Child care operations that offer specialized education or physical activity programs may charge greater tuition fees than those with more conventional programming.
Age(s) of Children
How much you should charge for child care also depends on the ages of the children.
While school-age kids might be able to play independently with light supervision, infants are completely dependent and rely on child care providers to keep them safe and provide for their every need.
This difference explains why staff-to-child ratios are highest for infants – they simply demand more attention, and as a result, child care for infants usually costs more.
How much more? Let’s go back to Massachusetts and Alabama.
In Massachusetts, monthly child care for an infant costs $1,743 while care for a school-aged kid costs $1,258.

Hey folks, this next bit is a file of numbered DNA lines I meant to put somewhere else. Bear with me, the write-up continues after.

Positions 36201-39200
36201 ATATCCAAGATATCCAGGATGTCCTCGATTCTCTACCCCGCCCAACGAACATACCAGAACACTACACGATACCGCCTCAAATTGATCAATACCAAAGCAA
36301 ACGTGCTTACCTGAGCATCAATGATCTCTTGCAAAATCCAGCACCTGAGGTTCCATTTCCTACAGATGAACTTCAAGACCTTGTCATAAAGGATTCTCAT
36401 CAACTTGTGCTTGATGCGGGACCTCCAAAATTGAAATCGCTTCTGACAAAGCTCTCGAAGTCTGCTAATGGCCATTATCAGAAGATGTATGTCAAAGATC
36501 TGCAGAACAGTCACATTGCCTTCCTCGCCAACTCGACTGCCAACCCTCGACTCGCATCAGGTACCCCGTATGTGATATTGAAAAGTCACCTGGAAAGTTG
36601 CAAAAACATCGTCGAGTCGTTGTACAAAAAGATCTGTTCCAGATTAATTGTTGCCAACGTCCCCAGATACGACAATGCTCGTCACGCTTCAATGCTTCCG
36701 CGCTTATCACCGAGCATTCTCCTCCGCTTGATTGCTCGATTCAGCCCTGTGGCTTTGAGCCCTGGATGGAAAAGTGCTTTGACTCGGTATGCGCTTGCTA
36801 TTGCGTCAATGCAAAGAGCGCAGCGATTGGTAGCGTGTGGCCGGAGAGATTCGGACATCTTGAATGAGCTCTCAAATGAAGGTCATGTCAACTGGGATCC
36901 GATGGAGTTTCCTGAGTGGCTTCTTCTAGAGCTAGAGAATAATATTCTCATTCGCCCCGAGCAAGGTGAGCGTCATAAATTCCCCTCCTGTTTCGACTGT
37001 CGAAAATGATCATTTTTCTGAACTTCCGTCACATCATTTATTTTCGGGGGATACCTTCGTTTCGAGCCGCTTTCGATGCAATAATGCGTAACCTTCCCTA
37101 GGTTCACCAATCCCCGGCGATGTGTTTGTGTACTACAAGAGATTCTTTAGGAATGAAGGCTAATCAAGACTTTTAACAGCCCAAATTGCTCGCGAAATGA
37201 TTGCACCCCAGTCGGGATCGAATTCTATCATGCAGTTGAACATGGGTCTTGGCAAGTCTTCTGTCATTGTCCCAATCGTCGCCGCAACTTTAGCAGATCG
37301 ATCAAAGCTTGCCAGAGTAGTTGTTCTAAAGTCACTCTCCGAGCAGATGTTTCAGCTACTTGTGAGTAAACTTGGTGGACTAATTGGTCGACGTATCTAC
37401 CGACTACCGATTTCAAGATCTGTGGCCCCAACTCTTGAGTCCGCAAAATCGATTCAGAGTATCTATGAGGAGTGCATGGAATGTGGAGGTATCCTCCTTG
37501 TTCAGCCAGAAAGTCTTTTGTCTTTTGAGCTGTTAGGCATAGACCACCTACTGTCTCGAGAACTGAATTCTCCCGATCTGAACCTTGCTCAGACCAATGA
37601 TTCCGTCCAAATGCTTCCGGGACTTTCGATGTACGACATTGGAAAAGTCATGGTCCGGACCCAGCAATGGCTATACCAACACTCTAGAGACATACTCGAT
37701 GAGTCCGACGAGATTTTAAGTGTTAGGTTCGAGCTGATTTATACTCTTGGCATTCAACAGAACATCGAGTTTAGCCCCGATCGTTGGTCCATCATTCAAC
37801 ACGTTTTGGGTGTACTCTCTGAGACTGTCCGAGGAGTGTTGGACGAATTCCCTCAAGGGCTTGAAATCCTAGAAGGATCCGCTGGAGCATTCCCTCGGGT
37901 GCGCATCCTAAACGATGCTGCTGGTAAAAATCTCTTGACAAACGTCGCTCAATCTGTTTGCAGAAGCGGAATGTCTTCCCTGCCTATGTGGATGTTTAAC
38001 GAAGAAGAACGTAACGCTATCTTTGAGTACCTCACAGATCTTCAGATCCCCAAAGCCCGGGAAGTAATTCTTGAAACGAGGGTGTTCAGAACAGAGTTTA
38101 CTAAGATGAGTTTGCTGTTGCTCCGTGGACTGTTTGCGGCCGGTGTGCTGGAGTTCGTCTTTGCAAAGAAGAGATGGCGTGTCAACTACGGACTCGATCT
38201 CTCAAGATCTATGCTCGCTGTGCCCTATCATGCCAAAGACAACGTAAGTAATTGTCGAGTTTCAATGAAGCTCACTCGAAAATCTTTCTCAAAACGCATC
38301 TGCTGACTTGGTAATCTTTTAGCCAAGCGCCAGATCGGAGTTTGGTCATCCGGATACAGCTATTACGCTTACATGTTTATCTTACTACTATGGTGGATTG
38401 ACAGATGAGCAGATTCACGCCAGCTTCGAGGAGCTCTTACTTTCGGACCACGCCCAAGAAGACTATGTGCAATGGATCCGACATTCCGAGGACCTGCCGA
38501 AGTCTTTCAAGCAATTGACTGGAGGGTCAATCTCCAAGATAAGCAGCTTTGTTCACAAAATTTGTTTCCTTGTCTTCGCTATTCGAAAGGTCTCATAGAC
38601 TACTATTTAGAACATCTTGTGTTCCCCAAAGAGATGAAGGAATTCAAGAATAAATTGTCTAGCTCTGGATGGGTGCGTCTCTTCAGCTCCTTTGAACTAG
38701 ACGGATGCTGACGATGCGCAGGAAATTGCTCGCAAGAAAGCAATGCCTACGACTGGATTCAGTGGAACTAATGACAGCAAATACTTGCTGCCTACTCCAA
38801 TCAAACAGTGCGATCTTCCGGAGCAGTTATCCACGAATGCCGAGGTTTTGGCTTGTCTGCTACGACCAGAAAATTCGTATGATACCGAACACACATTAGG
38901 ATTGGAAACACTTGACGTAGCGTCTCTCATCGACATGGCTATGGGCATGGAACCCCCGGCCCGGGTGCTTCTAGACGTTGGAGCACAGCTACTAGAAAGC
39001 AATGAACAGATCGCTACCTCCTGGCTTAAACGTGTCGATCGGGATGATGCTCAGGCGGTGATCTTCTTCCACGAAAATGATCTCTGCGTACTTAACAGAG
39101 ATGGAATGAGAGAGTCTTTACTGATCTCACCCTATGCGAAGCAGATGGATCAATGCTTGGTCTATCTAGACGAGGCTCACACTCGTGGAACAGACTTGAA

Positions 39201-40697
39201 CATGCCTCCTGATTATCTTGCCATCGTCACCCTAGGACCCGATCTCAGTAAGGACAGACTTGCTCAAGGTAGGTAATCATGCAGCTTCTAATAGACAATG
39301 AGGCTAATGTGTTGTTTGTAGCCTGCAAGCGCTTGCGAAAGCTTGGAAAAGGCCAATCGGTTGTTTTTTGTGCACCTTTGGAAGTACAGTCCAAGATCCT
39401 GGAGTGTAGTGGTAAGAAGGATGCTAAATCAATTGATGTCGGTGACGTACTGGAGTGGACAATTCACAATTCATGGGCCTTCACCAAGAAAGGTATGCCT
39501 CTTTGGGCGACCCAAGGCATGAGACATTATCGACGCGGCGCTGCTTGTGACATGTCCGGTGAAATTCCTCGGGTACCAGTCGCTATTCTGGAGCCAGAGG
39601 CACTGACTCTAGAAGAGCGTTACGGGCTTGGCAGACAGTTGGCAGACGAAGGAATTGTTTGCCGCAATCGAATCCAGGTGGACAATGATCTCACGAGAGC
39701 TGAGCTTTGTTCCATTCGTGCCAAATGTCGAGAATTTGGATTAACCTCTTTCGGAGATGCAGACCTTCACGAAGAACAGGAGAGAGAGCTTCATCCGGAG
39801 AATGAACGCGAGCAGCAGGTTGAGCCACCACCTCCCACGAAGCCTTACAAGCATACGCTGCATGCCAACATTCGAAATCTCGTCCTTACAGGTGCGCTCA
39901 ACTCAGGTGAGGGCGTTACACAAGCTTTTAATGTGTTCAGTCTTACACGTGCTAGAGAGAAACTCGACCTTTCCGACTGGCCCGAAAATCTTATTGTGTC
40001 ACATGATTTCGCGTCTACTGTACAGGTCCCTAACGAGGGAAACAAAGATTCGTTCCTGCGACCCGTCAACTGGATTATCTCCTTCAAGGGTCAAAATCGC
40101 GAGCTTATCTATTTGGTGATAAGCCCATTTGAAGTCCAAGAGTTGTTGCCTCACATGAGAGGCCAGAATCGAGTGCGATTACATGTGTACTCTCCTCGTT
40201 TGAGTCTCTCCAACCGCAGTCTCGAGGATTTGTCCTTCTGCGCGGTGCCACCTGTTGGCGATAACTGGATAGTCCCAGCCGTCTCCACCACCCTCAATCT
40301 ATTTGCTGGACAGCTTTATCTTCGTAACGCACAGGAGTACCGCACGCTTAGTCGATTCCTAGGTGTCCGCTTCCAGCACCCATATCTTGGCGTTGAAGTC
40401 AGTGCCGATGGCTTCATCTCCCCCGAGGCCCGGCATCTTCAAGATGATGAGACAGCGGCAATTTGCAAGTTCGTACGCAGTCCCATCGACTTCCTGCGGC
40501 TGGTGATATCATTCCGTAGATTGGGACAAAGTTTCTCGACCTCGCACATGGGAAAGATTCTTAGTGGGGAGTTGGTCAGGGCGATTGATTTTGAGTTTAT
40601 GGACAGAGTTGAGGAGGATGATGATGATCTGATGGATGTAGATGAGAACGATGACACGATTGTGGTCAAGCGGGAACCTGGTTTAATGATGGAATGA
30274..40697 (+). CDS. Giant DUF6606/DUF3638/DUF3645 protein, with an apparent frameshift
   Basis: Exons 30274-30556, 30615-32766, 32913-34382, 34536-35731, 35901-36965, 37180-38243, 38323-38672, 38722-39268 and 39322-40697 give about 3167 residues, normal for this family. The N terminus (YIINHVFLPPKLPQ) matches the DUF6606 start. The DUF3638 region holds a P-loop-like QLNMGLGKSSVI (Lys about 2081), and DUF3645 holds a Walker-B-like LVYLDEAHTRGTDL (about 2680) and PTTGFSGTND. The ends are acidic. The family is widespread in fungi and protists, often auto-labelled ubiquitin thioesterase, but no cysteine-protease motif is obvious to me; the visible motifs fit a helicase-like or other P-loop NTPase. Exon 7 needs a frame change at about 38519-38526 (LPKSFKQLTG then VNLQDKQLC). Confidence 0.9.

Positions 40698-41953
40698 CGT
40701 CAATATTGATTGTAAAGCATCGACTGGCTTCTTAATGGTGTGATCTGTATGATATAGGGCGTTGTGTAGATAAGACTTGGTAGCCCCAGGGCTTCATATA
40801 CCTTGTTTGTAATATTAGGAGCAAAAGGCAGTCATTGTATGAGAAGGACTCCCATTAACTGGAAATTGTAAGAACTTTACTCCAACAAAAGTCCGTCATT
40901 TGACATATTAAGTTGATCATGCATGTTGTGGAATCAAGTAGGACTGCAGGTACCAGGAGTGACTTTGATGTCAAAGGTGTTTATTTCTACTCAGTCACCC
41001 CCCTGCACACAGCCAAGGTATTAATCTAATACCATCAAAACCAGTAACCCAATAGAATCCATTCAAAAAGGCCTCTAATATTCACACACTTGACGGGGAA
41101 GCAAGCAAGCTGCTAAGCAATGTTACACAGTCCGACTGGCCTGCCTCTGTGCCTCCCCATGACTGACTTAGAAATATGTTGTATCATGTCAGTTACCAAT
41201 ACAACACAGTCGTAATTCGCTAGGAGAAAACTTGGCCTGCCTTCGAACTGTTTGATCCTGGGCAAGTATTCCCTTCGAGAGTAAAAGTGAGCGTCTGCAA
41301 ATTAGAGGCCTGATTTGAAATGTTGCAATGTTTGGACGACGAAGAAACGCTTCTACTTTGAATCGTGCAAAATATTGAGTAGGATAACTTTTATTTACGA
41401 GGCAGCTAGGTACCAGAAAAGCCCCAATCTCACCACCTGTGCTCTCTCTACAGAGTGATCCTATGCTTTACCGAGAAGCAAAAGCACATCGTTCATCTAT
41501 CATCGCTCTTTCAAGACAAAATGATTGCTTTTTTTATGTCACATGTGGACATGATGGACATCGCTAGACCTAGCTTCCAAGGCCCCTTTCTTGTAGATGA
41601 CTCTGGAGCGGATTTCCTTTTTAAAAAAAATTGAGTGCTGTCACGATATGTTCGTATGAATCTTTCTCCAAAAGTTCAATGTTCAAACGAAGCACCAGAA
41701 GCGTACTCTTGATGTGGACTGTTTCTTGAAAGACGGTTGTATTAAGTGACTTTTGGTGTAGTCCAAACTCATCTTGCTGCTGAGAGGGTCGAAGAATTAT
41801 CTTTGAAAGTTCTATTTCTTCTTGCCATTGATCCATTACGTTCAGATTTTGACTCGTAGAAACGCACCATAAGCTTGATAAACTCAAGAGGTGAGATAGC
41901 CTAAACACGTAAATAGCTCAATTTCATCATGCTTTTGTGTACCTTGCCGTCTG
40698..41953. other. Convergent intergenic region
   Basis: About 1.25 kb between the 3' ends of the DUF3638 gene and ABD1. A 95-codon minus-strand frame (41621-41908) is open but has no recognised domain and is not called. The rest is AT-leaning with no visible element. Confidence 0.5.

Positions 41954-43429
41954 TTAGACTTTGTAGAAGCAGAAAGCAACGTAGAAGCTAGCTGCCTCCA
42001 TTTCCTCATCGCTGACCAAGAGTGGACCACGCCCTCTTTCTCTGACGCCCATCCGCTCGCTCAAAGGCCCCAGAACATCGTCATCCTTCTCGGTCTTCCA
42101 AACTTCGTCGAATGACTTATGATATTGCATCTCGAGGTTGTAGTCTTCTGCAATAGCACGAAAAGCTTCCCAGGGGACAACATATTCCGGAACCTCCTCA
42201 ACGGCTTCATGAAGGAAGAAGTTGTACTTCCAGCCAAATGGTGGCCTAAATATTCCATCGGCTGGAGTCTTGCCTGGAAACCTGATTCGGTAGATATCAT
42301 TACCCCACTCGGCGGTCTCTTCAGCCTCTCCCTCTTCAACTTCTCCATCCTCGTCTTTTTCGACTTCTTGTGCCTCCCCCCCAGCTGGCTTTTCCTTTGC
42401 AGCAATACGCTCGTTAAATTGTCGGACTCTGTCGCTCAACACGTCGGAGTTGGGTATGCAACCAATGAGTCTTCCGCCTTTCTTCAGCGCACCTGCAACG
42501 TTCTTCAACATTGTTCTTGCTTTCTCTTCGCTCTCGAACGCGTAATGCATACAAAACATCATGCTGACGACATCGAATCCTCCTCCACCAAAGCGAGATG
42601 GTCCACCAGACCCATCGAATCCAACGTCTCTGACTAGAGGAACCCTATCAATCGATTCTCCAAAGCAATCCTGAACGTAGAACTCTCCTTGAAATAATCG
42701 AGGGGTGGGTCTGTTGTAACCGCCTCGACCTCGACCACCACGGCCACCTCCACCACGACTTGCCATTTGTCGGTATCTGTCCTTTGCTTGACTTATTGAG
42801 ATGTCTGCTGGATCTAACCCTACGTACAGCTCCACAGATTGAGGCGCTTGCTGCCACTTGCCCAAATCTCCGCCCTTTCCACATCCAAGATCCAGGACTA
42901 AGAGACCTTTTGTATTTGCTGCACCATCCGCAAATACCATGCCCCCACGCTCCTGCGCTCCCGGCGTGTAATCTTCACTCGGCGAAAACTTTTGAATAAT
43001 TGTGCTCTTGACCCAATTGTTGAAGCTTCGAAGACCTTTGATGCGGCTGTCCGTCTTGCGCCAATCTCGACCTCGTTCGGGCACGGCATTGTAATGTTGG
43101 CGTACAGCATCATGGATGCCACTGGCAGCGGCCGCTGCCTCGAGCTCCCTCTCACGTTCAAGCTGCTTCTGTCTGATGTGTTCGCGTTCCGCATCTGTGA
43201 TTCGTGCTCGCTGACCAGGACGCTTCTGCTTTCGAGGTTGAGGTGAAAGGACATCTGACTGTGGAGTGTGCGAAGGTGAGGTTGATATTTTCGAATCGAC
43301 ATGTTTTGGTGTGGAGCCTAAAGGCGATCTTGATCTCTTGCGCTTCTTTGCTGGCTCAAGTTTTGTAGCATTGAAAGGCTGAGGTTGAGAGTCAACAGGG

In Alabama, monthly child care for an infant costs $500, while care for a four-year-old would cost an average of $432.
How Much Should You Charge for Child Care?
So with all that said, how much should you actually charge for child care services? We’ve outlined a quick five-step process you can follow to figure it out for yourself
1. Understand your child care business model.
Start by understanding your child care business model.
Are you providing center-based care, home-based daycare, after school programming, live-in child care services, or an on-call babysitting service? Will you be providing child care services on a regular basis or just occasionally?
If you’re providing an occasional service, it’s probably best to charge by the hour and get paid each time you work. If you’re providing a regular child care service, you may want to charge by the day, week or month
2. Know the going rates for child care in your area.
Once you’ve figured out how you plan to provide child care services, you’ll want to research the going rates for child care services in your area.